Questioned about Eritrea’s refusal to grant Isaac a day in court, Gebreab was equally vague. “This is a special case for us,” he said. “For this reason, there was a deliberate decision made by the Eritrean government and explained and discussed by the Eritrean people that this was the best way for us to go.”

He justified the Eritrean policy by saying, “We can talk about many, many countries over the past decade or so, especially after the events of 9/11. Many countries have held people they felt were a serious threat to their security.” He went on: “So I don't think it's fair to accuse Eritrea on this point and I don't believe that many of those who accuse Eritrea on this issue really have the moral high ground to accuse Eritrea on this issue.”

While Eritrea is among the few nations as diverse as Iran and the United States who have detained journalists for prolonged periods without charge or trial, the Red Sea nation stands out as the only country to maintain that the condition of the journalists is a state secret while denying them due process. Some of the imprisoned journalists are believed to have died in custody, including Fessehaye ”Joshua” Yohannes.

Perhaps it’s not surprising then that Gebreab should ask: “Can’t Swedish media find something positive to say about Eritrea?”


For how long are the dictator of Eritrea keep laying to the world ? The crazy, day dreamer President of Eritrea, Mr. Issayas, is so scared of the whole world, that by imprisoning the poor jounalist Dawit, he could close the mouth of the people, the mouth of the world. Eritrea has no constituation, the presedent himself is not elected by the people, even if he wants to put the journalists and other prisoners to the court, under which law can he judge them?
But the worst is the weak U.N. sanction which is giving this man and his stoogies to keep on roaming around the world, and tell thier part, with no shame. Lord save Eritrea.

When it comes to National security the Eritrean government has a duty to ensure the nation is safe.
As a citizen of Eritrea I demand the Eritrean government to continue working on their investigation and any one ready to sacrifice our independence should be captured and detained.
Can those who are ready to speak for Dawit speak for Eritrean people and children’s who are hold as a hostage by the illegal occupation of Eritrean land even after a final and binding decision is Dawit Isaak rights better than other Eritreans?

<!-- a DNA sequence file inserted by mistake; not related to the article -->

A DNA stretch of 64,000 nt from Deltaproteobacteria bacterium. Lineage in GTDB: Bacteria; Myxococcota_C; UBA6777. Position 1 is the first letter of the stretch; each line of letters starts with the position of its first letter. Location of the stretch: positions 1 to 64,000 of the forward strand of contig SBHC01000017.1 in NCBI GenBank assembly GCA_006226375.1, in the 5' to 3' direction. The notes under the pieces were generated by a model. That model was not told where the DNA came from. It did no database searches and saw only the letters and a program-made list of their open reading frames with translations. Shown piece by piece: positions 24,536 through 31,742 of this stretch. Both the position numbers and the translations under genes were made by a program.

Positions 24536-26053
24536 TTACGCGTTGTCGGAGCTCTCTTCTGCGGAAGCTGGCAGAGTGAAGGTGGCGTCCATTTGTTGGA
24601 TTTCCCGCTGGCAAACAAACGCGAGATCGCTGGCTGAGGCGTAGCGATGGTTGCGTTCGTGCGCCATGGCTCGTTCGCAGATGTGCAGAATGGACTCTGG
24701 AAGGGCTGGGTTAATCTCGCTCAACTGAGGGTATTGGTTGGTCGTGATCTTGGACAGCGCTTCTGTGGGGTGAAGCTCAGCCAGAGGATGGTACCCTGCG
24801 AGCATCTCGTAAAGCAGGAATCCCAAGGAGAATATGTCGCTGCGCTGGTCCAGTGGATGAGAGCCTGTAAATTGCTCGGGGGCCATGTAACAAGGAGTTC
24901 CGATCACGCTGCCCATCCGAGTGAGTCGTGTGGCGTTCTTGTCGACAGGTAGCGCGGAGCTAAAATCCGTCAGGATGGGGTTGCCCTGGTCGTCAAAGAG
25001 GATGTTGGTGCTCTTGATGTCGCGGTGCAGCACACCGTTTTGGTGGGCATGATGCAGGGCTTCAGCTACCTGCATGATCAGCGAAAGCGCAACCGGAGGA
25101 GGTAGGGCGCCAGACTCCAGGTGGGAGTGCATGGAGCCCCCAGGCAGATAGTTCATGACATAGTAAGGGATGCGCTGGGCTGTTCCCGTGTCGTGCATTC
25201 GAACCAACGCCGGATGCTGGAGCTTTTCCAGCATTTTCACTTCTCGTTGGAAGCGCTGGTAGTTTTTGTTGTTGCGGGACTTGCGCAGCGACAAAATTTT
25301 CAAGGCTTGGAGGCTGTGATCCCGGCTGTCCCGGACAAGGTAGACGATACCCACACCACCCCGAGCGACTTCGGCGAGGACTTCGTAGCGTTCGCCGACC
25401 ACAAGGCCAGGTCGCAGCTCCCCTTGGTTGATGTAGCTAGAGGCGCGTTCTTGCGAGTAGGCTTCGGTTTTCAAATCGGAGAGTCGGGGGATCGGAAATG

I hope there will be time soon when Dawit Isaac would be free, my advice to Dawits family is to actually work with Eritrean government than with those who demonise Eritrea for agenda of their own.

How much of this are we suppose to take. it is an insult to Eritrean people on top of everything else.

Let alone the journalists all the citizens are not free in Eritrea, whether we accept the reality or not, IT IS TRUE and FACT. Eritrea has become a nation of detention to its own people because of the ruling party, HIGEDEFE. Please let all of us do not hide our self from the real situation that we are facing from ISSAIAS’ ruling and his followers. It is because them, all the people have become refugee all over the world after 30 years of war for freedom and lost all the respect we had before. It would be much better and fruitful if SHABIA criticizes its system and make the citizen to live in the county. It would not be a surprise if Yemane lies, how many times all the officials lies for the last 20 years, IT IS HIGDEFIE’S IDENIITY.

An excellent article. I think the next question is, why have the European powers been so unsupportive of the case of Dawit, the other imprisoned journalists, or indeed the entire "youth" (16-47) of the country who are out on compulsory national service (read forced labour camps) digging trenches and building roads for the EU aid programme?

Sweden, the UK and the EU say they prefer 'quiet diplomacy', frankly a patronising whitewash. One sniff of Al-Qaeda and 'quiet diplomacy' is abandoned in favour of sanctions. The message is “you can torture your own people as much as you like, we will even continue with the aid, just don’t mess with our foreign policy”. The Eritrean people deserve better than their government, and they deserve better from the European Union. Write to your MEP.